Cartoon Abuse

>> Monday, December 06, 2010

There's a new meme on Facebook urging people to change their profile picture to a childhood cartoon in hopes to fight child abuse. I saw a friend doing so and invited all his friends to do the same and I'm not too sure how it could possibly help but I did it anyway because it's fun to show others what had defined my childhood and this meme seemed to be a good excuse to do so.

A more realistic friend has posted an entry saying how naive people must be to think that by changing their profile picture, something so ingrained would somehow be magically affected or changed. His post include a link to a sarcastic blogpost at Gawker, while one of his friends wrote how she was abused when she was a kid and 1)She doesn't want to be reminded of that; 2)She finds the use of cartoon character trivialize something as serious as child abuse; and 3)If people really wants to help, they should donate to charity where people do actual work to prevent the abuse.

This sparks a huge discussion in the comments section with one side discrediting its effectiveness and how insensitive it is and the other side saying that it does at least sparks up awareness and conversation to a tabooed subject. I can see that the points made from both sides are valid but I don't see nothing wrong to have some naivete or changing the picture just for fun. Facebook is trivial anyway, it makes no sense to take anything on it too seriously.

Anyway, these are some of the cartoons that I grew up watching and loved:

Ikkyu-san (1975)

Ikkyu was the bastard child of a Japanese royalty who got sent to the temple to be a monk. Ikkyu was extremely smart and help people to solve their problems by sitting in a lotus position, licking his fingers and drawing circles on his bald head and meditate about the problem. He is the first one who taught me if you give a person a dollar and double everyday for a month, you'd be broke. It's quite the educational program for a kid.

The Smurfs (1981)

While I was living in Paris, I was alone a lot since my mom needs to work in order to support the both of us. I remember going to the giant supermarket a few blocks from our apartment and just sit in the middle of the aisle reading copies after copies of Smurfs. I also remember wearing PJs and going to school by myself but that's another story.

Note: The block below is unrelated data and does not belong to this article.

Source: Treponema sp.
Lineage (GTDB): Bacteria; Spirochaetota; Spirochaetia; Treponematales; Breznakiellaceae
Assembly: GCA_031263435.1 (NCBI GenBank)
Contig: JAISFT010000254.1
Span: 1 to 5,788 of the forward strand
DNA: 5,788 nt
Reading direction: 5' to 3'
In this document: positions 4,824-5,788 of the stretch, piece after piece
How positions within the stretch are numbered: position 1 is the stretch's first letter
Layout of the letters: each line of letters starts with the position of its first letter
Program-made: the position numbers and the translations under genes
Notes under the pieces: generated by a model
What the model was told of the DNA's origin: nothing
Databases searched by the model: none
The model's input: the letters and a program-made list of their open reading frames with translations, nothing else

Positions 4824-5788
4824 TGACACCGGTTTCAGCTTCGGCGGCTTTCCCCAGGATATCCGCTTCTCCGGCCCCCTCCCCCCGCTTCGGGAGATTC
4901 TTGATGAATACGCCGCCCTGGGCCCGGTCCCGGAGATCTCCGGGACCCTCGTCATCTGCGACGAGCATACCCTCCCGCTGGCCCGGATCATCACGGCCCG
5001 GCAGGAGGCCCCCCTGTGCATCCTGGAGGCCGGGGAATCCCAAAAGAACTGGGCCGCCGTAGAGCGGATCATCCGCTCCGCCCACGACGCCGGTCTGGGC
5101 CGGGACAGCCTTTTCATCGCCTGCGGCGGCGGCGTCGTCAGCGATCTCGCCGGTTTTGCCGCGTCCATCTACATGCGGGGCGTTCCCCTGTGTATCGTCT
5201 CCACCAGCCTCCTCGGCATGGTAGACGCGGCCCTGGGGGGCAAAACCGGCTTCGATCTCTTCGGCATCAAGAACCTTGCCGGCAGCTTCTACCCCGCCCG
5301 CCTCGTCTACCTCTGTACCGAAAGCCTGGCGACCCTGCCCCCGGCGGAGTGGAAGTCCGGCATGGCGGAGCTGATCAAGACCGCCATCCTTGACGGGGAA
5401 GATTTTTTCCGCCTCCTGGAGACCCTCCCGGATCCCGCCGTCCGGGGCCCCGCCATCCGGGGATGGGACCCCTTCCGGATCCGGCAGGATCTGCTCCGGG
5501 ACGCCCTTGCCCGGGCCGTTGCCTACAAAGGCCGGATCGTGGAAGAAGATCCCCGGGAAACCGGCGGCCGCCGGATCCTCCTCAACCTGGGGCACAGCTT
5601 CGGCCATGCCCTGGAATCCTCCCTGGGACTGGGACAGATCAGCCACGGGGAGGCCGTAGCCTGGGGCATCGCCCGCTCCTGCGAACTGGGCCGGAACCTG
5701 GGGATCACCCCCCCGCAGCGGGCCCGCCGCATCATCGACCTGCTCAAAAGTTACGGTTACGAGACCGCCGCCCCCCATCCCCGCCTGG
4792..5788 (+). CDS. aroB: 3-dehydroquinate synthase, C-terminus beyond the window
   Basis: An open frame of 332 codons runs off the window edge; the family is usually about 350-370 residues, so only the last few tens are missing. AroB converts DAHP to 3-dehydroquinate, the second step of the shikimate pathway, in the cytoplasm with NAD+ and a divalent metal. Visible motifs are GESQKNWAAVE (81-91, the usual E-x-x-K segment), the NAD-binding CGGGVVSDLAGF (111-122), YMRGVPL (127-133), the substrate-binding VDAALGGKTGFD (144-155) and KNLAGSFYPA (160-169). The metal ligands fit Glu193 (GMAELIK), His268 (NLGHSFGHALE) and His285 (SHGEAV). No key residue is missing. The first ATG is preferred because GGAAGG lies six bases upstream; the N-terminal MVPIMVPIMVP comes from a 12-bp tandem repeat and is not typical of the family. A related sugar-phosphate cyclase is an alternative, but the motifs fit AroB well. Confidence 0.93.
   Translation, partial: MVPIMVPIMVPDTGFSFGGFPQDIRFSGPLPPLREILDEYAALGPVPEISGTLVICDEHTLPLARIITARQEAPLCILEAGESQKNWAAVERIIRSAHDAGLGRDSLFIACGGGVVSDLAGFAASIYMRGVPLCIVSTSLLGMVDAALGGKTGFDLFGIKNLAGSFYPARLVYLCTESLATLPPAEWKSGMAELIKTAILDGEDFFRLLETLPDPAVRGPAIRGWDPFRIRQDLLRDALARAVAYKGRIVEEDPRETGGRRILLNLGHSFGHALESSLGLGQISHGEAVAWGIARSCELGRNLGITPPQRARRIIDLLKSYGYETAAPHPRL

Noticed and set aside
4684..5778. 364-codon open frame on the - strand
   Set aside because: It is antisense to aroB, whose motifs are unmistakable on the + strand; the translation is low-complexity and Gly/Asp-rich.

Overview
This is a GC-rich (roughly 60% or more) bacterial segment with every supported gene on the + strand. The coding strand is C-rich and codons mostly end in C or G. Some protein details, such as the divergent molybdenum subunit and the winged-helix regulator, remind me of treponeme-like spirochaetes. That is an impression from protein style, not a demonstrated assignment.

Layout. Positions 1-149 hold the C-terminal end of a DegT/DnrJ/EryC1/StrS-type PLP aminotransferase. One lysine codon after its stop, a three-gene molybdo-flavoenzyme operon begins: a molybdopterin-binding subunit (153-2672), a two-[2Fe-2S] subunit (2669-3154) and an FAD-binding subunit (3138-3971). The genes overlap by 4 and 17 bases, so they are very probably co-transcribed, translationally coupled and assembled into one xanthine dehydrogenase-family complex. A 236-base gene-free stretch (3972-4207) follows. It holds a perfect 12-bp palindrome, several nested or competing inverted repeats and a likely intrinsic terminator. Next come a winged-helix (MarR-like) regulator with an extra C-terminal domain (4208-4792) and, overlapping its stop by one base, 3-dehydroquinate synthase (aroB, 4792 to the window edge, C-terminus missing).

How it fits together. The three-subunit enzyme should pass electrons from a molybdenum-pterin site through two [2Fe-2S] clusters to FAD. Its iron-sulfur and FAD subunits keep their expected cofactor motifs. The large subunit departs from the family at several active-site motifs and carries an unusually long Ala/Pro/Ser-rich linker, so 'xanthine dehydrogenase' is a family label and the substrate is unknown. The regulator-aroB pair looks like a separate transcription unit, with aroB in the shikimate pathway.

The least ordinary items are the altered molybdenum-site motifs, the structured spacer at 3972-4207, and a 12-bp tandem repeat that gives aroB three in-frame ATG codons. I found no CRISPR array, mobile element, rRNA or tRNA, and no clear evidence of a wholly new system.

Inspector Gadget (1983)

Another companion of mine during my alone time. I think Inspector Gadget is the French version of Doraemon and near the end of each episode, I somehow always expect to find out how Dr. Claw actually looks like.

Ninja Hattori-kun (1981)

It's a cartoon about good ninjas versus bad ninjas. They introduce ninja tricks like they're magic and it was quite exciting for a 6 years old.

Gegege No Kitaro (1985)

It's a surprisingly dark cartoon for kids. The main character is a monster himself and his father is his own eyeball. Every week they go out to hunt down Japanese monsters that is harming people in one way or another, like ghost busters but Japanese. I was obsessed with this cartoon, in fact I'd still love to watch it all over again but it wasn't really published as a box set and even if it is, it probably won't have the English or Chinese subtitle, it'd be quite expensive and I doubt I'd love the quality of it.

I usually would use some characters of this cartoon as my iPod wallpaper because I thought the Sand Grandma character looks exactly like my own Grandma, which the boyfriend absolutely loathe because he thinks the cartoon grandma looks ugly and he just don't believe anyone could look that way. I don't find her ugly though. Haha.

Kimagure Orange Road (1987)

Another Japanese Anime that I love. It's about a love triangle with two bad girls and a guy with ESP. It's pretty much like a soap opera with high school teenagers. The girls belong to a school gang and they are trying to be good while a family of ESPer had just moved into town after being chased away for being special. The male character Kyosuke was forbidden to you his powers in public by his father for fear that their covers will get blown and they'll have to move again, but the main draw of this cartoon is the long haired Madoka who has a bunch of stylized fan art. She's like the most beautifully drawn female character of all time. Even as a gay man, I can't help but fall in love. Also the show has great upbeat music with her voice actress singing hypnotic songs. It was quite the memorable show for me.

Mr. Ajikko (1987)

Mr. Ajikko could be arguably the cartoon that has affected me the most. It is the show that inspired Iron Chef. This show is about a cooking genius holding up his family's diner after his dad had passed away. At the start of the show, his talent was quickly discovered by "The Chairman" who's daily work is to rate restaurants like the Zagats. The success of a chef hangs at his every word. Mr. Ajikko constantly have to get into cooking battles with random people to keep the diner survive or teach some moral lessons. It's a very creative and educational show that's worth watching. It's also over the top with light shining out of people's mouth and exaggerated exclamation of deliciousness. It taught me a few things about cooking.

Of course there are tons of other cartoons like Thunder Cats that helped shaped my childhood and it's impossible to list them all but he's a short list. What's yours?


I just got a very demanding job at a coffee shop that will require me to be there 60 hours a week, I might not have time or be too tired to blog. So excuse me if the postings are a bit sparse. I'm hoping to get an office job soon to be able to have a relatively normal life, wish me luck.

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